Whether you live in the Gallatin Valley or are just visiting, chances are you’ll take a self-guided excursion into the wilderness sometime soon. Regardless of the season, the outdoor opportunities around here seem limited only by one’s time, fitness, and level of imagination.
Before taking off to summit a craggy peak or slog up a steep singletrack, put some serious thought into what your body will need for energy to fuel your efforts. Unless you know for certain that your trip will last less than an hour, planning ahead to keep your body fueled will serve two purposes: 1) You’ll enjoy the experience much more because your muscles stayed fueled and your blood sugar remained stable (which keeps your brain happy); and 2) In case of an emergency (e.g., twisted ankle, busted bike chain forces you to walk out), you are better equipped to help yourself because you’re not starving as well.
What kind of food should you carry and how much of it? The best type of foods to pack are what I call “functional foods”—commercial foods designed to be consumed during exercise. This includes energy bars, energy gels, and sports drinks. What makes these foods truly functional is that their major ingredients are exactly what you need during extended bouts of exercise AND they are packaged in a manner that is relatively light and easy to carry.
Importance of Carbohydrates
In contrast to the fairly recent hype surrounding low-carb diets, carbohydrates are exactly what should be consumed during exercise. In fact, foods composed of simple sugars are most easily absorbed and utilized by your body during exercise. Functional foods, for example, are usually composed of several types of simple sugars that actually accelerate the rate of absorption over foods composed of only one type of sugar. Some people will also refer to these as high-glycemic index foods because they can cause a rapid increase in blood glucose.
Simple-sugar carbohydrates are most important for fueling your body during exercise because this is the same fuel preferentially used by your muscles. The carbohydrates stored within your muscles, however, will only last a few hours during high-intensity exercise so the food you carry actually helps the muscles from running out of fuel. If your muscles run out of fuel (carbohydrates) during exercise, you are likely to experience what endurance athletes call “The Bonk”—a lack of muscle carbohydrate combined with low blood glucose.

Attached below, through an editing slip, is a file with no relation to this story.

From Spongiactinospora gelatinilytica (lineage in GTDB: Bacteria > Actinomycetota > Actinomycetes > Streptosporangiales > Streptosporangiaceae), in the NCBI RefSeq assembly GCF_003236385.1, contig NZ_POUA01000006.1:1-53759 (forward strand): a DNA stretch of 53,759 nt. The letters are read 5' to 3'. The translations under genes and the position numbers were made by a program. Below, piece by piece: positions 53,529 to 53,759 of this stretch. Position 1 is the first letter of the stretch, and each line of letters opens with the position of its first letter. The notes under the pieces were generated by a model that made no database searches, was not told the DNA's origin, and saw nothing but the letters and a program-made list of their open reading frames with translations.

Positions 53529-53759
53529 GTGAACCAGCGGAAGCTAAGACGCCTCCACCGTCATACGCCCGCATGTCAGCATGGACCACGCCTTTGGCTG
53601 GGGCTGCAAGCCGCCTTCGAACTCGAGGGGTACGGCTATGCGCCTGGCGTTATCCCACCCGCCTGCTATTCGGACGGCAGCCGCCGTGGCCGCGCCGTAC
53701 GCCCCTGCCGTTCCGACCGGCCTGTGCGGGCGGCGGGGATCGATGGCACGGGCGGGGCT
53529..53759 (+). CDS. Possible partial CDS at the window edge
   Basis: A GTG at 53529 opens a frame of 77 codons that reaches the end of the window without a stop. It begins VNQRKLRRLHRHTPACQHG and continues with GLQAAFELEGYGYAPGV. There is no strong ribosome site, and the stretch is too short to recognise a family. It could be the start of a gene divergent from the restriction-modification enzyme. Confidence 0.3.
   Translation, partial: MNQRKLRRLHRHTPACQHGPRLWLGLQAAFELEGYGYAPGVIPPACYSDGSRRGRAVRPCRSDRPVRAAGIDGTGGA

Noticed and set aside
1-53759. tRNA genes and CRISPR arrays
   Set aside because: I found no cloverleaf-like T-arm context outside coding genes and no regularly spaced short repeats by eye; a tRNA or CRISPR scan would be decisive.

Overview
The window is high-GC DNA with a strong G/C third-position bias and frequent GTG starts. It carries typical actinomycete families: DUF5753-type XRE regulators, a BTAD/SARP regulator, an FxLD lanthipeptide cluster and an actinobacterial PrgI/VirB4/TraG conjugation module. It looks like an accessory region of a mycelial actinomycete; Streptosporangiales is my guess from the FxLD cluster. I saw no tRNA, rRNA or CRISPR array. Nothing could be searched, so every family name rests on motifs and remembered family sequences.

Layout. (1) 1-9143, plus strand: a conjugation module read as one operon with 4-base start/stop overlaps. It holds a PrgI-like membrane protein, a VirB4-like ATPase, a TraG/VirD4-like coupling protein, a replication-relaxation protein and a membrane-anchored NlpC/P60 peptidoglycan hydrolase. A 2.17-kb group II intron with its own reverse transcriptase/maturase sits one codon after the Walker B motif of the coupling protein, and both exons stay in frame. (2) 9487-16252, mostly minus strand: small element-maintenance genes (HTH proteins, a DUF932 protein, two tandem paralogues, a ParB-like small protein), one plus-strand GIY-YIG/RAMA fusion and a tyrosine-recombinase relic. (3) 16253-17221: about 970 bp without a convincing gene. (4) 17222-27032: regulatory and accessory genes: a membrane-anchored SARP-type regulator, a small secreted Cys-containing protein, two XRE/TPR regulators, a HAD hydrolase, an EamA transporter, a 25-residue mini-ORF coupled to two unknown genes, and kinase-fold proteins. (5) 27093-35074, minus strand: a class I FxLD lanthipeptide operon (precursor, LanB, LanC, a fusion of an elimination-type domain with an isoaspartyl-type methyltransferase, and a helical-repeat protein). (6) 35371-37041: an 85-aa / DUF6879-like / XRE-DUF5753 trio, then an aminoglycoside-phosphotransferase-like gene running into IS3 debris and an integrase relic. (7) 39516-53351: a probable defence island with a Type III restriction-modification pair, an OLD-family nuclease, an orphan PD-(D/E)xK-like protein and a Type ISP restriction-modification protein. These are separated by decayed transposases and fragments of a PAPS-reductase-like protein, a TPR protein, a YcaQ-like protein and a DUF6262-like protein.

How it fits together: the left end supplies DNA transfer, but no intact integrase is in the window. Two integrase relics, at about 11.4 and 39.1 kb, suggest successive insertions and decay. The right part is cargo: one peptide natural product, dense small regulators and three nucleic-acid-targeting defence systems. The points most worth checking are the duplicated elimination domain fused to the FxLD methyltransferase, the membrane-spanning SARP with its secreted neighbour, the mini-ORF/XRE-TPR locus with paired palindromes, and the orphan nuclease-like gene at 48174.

How Much is Enough
Current research suggests two general rules of thumb for fueling yourself during extended bouts of exercise. For shorter duration efforts (less than two hours) at a light to moderate intensity, plan to consume 30-60 grams of carbohydrate per hour. For longer duration efforts, especially when the exercise intensity is moderate to high, the rule of thumb becomes more specific: one gram of carbohydrate per kilogram of body weight (note: 1 kg = 2.2 lbs). A popular energy bar has 45 grams of carbohydrate so one bar per hour is a reasonable rate of consumption at light-to-moderate intensities. Just look on the food packaging to find the quantity of carbohydrate in the food you are interested in taking. (More specific examples about carbohydrate quantities can be found in the sidebar.)
When to Eat
When exercising for more than two hours it would be best to eat according to a plan. This helps prevent eating too much, or too little, at irregular intervals. A good rule of thumb is to eat something every 20-30 minutes while exercising, while keeping to the aforementioned 1g/1kg bodyweight rule.
Putting Principle to Practice
I recently did a 120-mile bike ride through the Gallatin Valley and had planned to fuel my body with an energy gel during the entire ride. Using the 1g/1kg bodyweight rule, I determined that I needed at least three packs of energy gel (25 grams per pack) per hour, which translated to 21 gel packs for a seven-hour ride. For convenience, I carried the gel in two specially-designed flasks to minimize weight and avoid the need to carry extra packaging. It should be noted here that a medium-sized banana has about the same amount of simple carbohydrate as a pack of energy gel—but even a very hungry monkey would shy away from carrying 21 bananas for a seven-hour bicycle ride! Functional foods for exercise may not always be optimally palatable, but their prepackaged form and low weight make them perfect for carrying during exercise. By combining the proper fuel intake with an efficient carrying method, I stayed strong and focused my entire ride.
A great website for more information about nutrition during exercise is sponsored by the Gatorade Sports Science Institute: gssiweb.com.
Dan Heil, Ph.D., FACSM, teaches Exercise Physiology at Montana State University Bozeman. He trains year-round for trail running, triathlon, and cross-country ski races.